Introduction Exposure to childhood adversity, including abuse, neglect, and household dysfunction, is associated with negative long-term health and economic outcomes. Little is known about how adversity exposure in parents' early lives may be related to later food insecurity for parents and their children. This study investigated the association between female caregivers' adverse childhood experiences (ACEs) and household and child food insecurity, taking into account depressive symptoms. Methods This study used cross-sectional data from 1,255 female caregivers of children aged <4 years surveyed in an urban clinical setting from March 2012 through June 2014. Measures included sociodemographic characteristics; caregivers' ACEs, including abuse, neglect, and household dysfunction; depressive symptoms; and household and child food insecurity. Multinomial and logistic regression analyses assessed the relationship among ACEs, depressive symptoms, and household and child food security status. Results Caregiver depressive symptoms modified associations between ACEs and food insecurity level. After adjusting for covariates, caregivers reporting both depressive symptoms and four or more ACEs were 12.3 times as likely to report low food security (95% CI=6.2, 24.7); 28.8 times as likely to report very low food security (95% CI=12.8, 64.8); and 17.6 times as likely to report child food insecurity (95% CI=7.3, 42.6) compared with those reporting no depressive symptoms and no ACEs. Conclusions Depressive symptoms and ACEs were independently associated with household and child food insecurity, and depressive symptoms modified the association between ACEs and household and child food insecurity. Comprehensive policy interventions incorporating nutrition assistance and behavioral health may address intergenerational transmission of disadvantage.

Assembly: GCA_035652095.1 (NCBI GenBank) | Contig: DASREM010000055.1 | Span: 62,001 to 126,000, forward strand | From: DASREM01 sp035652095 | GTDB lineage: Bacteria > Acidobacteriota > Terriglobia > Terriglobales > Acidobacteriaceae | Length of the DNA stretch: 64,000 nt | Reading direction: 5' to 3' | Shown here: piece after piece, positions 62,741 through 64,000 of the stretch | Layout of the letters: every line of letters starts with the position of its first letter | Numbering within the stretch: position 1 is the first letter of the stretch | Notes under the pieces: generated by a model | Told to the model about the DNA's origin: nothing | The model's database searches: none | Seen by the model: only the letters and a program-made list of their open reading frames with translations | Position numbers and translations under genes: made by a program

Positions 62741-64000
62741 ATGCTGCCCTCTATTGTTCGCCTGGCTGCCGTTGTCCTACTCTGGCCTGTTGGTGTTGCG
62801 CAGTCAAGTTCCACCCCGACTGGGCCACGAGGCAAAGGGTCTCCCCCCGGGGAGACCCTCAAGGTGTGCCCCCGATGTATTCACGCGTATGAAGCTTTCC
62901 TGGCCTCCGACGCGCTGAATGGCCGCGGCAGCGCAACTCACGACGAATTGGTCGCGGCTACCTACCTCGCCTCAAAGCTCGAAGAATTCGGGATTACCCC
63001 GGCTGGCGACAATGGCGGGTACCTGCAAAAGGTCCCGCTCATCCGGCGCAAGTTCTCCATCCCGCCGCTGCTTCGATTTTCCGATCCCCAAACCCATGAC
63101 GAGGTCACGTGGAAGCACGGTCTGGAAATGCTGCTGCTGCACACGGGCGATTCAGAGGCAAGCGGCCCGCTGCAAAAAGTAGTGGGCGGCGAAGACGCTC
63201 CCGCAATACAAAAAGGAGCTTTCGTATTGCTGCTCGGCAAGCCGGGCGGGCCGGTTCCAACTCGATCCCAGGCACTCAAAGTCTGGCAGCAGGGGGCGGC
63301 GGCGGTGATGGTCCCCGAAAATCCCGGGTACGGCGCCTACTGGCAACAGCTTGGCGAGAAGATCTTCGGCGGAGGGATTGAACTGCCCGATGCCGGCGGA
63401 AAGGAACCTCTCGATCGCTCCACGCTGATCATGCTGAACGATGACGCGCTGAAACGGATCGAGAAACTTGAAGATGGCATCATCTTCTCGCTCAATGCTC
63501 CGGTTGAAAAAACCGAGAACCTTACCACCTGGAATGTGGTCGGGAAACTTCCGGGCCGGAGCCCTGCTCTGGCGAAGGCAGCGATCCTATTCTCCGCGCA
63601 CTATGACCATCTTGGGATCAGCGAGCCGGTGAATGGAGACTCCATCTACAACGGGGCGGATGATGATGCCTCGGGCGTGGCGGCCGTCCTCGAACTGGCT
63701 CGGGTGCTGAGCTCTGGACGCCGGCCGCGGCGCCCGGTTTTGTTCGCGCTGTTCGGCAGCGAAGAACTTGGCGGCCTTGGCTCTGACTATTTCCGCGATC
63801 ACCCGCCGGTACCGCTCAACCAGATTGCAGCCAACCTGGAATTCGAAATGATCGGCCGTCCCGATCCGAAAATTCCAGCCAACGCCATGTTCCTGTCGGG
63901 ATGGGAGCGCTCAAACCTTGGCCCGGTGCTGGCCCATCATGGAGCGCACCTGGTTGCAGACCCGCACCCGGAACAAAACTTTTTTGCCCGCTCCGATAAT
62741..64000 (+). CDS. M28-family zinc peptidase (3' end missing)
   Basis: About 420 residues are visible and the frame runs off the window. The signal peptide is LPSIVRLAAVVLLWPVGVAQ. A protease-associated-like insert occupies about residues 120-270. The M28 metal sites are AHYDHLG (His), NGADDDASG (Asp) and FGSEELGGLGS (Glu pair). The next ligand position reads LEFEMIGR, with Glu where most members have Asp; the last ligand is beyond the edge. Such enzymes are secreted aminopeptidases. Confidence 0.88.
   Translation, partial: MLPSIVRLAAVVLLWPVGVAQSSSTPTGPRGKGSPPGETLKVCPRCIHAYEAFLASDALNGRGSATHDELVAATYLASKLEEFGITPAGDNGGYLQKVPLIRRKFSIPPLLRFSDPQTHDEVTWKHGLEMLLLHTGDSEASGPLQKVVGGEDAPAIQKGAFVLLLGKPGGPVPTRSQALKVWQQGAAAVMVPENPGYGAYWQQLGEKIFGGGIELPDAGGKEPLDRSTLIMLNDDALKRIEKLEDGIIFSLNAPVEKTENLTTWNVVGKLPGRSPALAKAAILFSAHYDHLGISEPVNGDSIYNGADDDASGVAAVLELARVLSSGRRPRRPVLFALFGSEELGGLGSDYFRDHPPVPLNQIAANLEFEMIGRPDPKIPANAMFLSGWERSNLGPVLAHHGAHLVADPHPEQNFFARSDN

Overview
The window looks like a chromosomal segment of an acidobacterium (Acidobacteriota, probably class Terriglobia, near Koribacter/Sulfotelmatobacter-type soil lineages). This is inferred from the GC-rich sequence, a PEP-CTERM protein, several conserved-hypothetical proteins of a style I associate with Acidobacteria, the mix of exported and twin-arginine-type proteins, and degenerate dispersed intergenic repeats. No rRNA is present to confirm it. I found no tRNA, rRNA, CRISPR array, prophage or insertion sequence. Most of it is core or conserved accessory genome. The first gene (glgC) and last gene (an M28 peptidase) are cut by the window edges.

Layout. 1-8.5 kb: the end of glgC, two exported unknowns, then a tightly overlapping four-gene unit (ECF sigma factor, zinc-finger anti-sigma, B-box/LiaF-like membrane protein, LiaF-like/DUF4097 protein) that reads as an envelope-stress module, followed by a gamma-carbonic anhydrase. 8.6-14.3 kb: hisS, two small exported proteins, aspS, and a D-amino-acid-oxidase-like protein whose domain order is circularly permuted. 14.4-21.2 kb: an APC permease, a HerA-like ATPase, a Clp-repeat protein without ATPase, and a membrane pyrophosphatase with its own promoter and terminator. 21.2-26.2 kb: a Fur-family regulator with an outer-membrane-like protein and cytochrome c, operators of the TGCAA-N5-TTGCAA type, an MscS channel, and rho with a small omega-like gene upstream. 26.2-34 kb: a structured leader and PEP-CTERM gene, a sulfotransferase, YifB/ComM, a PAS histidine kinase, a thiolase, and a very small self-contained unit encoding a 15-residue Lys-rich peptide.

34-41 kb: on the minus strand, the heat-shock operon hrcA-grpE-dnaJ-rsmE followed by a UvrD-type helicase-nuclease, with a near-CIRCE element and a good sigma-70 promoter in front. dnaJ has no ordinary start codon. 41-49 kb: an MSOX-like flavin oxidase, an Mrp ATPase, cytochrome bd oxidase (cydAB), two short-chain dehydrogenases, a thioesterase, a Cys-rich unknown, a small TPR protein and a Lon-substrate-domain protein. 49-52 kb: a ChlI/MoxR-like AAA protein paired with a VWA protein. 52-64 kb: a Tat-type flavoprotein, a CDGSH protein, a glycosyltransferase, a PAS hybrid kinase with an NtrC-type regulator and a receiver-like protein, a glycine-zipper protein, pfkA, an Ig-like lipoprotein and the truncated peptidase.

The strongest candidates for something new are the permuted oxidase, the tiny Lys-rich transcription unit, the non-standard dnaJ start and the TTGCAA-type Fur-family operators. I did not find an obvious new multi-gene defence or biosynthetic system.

ASJC Scopus subject areas
- Public Health, Environmental and Occupational Health